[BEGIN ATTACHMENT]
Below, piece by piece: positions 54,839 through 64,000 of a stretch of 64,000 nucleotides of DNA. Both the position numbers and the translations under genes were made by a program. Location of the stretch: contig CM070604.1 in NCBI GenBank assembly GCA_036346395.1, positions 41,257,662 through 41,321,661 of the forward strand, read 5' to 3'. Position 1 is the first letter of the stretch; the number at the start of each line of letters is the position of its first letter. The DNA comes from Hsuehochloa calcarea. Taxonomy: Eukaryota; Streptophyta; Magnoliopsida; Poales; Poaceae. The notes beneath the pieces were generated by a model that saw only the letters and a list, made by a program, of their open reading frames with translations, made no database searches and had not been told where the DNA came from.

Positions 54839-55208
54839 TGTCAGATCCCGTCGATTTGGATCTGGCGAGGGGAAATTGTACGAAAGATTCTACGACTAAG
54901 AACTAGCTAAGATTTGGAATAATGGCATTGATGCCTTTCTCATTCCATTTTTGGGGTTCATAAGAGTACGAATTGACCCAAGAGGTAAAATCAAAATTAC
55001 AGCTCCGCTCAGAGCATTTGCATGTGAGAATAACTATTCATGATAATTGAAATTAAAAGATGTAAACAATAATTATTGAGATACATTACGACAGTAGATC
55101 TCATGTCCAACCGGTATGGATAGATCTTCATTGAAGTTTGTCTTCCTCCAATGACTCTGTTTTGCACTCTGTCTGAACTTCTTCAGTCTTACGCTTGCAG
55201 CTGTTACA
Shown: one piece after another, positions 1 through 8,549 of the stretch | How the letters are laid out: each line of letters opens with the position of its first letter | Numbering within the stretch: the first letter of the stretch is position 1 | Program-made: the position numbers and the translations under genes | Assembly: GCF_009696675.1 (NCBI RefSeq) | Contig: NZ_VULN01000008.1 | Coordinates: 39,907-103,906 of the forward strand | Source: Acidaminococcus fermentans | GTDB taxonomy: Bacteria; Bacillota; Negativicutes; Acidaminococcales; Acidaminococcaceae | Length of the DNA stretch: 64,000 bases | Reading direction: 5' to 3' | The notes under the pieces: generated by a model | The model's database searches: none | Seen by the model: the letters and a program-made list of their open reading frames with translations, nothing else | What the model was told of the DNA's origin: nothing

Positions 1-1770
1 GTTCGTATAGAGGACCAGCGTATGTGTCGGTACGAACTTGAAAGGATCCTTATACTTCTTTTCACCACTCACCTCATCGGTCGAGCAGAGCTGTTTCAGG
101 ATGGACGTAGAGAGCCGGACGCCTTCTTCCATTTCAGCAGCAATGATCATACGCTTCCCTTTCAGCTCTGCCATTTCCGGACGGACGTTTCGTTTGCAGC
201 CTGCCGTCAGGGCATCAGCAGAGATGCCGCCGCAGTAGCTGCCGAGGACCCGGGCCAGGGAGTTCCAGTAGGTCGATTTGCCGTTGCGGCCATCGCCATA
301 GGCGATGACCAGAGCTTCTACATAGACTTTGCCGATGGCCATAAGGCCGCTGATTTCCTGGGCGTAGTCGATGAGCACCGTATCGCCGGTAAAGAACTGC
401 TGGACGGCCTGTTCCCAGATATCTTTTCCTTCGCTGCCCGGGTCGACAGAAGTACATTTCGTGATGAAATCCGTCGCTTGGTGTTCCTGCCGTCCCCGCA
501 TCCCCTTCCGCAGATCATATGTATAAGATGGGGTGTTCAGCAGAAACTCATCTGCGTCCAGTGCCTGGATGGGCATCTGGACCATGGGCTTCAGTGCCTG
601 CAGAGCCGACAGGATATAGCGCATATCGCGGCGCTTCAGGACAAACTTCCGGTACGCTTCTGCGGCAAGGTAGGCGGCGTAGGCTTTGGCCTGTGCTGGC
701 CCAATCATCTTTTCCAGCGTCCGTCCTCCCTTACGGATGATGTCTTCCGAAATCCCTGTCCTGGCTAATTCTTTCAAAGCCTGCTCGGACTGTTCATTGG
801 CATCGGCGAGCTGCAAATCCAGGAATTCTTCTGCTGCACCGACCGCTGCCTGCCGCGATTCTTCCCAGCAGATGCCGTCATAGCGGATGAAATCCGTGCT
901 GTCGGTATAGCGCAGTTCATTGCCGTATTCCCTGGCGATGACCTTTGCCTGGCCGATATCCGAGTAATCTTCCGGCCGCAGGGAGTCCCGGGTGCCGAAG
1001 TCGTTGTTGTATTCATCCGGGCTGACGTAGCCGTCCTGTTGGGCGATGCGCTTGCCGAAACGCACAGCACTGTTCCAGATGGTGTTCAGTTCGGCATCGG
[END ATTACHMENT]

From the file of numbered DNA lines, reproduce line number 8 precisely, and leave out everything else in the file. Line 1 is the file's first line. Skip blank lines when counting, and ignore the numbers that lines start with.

Shown: one piece after another, positions 1 through 8,549 of the stretch | How the letters are laid out: each line of letters opens with the position of its first letter | Numbering within the stretch: the first letter of the stretch is position 1 | Program-made: the position numbers and the translations under genes | Assembly: GCF_009696675.1 (NCBI RefSeq) | Contig: NZ_VULN01000008.1 | Coordinates: 39,907-103,906 of the forward strand | Source: Acidaminococcus fermentans | GTDB taxonomy: Bacteria; Bacillota; Negativicutes; Acidaminococcales; Acidaminococcaceae | Length of the DNA stretch: 64,000 bases | Reading direction: 5' to 3' | The notes under the pieces: generated by a model | The model's database searches: none | Seen by the model: the letters and a program-made list of their open reading frames with translations, nothing else | What the model was told of the DNA's origin: nothing